"You're my husband, sugar lump. The emphasis is on the pronoun there."

"What are you going to do?" Bishop asked.

"I'm going to demonstrate to Mrs. Parsadik that if she wants to throw ashes on a husband, she'd better get one of her own," Tessie said, going out the door and down the outside back stairs.

Bishop stood there for a moment, still dusting ashes off his chest, and then shrugged resignedly. He went into the bedroom, pausing to stare disapprovingly at the bed, and got a pair of clean shorts from the bureau. Carrying them, he went into the bathroom.

In about ten minutes he came out again, wearing the shorts now, and looking antiseptic and shining and slightly damp. He wandered into the kitchen and found a bottle of beer in the refrigerator. Popping the top off, he carried the bottle into the living room.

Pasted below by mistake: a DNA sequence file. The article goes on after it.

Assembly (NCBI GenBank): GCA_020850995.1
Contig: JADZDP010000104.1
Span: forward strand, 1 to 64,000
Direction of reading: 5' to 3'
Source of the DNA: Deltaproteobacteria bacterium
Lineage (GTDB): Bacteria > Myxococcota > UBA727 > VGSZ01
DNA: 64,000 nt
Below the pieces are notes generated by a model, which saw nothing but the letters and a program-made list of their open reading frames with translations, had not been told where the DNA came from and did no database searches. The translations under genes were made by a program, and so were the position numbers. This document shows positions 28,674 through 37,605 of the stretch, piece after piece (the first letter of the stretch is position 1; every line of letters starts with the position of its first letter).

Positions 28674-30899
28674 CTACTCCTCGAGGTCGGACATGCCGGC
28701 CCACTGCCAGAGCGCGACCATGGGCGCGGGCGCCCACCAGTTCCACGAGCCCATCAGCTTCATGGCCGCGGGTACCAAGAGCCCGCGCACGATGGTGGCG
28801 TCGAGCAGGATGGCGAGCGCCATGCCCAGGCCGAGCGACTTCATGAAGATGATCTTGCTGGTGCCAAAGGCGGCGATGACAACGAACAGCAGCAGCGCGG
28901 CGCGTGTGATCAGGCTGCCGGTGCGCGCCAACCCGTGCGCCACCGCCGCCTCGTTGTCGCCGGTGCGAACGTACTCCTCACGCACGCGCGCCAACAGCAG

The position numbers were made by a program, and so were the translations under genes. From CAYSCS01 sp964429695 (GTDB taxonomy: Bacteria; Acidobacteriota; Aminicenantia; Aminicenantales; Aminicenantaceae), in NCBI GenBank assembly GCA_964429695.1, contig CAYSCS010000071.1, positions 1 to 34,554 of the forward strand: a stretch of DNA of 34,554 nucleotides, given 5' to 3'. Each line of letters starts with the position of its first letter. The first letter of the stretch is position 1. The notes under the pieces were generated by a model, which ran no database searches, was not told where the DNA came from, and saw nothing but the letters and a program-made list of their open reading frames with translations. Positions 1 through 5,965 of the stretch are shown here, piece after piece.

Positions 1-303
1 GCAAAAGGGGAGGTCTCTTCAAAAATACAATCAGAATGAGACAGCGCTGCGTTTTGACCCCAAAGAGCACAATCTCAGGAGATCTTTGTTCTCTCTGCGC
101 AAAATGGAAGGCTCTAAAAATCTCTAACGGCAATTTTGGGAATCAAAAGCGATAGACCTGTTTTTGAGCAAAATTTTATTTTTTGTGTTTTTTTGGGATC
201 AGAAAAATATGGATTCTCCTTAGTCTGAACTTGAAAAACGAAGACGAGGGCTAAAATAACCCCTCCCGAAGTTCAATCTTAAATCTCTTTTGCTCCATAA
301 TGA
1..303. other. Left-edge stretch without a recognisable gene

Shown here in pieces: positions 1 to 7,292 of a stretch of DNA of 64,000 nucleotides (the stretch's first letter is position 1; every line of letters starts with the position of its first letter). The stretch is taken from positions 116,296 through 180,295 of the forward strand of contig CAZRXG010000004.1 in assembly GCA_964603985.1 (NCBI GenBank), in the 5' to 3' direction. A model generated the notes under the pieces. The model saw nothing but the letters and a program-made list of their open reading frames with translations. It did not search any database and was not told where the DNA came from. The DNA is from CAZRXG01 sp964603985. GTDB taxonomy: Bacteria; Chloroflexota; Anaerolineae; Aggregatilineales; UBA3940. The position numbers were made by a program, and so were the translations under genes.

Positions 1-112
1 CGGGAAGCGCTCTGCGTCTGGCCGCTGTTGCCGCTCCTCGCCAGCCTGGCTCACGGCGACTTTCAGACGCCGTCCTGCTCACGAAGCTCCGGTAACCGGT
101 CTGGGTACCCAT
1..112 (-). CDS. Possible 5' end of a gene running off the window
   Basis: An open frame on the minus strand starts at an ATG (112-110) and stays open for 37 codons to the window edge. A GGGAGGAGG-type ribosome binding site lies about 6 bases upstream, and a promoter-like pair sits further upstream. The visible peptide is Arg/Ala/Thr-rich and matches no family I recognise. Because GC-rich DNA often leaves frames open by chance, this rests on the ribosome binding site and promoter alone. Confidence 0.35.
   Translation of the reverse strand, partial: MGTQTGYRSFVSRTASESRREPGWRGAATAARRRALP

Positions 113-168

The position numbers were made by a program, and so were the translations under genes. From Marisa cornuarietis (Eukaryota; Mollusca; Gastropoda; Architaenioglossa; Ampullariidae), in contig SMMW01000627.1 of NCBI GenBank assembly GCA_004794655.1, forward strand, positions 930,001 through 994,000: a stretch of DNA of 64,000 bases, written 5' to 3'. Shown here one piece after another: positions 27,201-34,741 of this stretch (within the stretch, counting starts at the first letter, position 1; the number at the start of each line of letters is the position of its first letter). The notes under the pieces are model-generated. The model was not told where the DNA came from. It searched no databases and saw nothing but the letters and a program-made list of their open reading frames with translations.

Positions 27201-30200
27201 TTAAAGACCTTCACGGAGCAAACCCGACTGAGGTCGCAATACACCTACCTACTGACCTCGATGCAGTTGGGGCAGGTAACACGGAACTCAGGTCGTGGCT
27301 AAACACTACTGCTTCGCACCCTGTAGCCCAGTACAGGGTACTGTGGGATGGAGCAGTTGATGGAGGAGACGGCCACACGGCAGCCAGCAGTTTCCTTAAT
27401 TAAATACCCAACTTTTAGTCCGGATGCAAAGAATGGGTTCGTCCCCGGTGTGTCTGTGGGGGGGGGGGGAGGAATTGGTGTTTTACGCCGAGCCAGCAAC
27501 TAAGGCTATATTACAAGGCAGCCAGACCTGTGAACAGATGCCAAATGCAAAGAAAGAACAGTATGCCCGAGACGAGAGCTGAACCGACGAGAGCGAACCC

Tessie was sitting on the chesterfield, reading.

"What happened?" Bishop inquired.

"I don't know. I haven't got to the end yet."

"I don't mean the story. I mean about Mrs. Parsadik."

"I threw her ashes back at her and dotted her one in the eye for good measure."

"Oh," said Bishop. He sat down and drank his beer in thoughtful sips.

The front doorbell rang.

"If that's Mrs. Parsadik," Tessie said, without looking up, "I'll handle her."

"Hey!" Bishop called. "Are you Mrs. Parsadik?"

"No," a muffled but unmistakably masculine voice answered.

Bishop got up and opened the door. The man standing in the hall was small and thin, and his clothes were too large for him. He had a sadly lined face and drooping eyes and an apologetic manner.

"I'm Detective Jenkins," he murmured. "I'm from the police."

"Tell me more," Bishop said.

"It's funny," said Jenkins, "you mentioning Mrs. Parsadik. That is, if your name is Bishop it is—is it?"

"It's Bishop," said Bishop.

"Well, this is about Mrs. Parsadik's niece."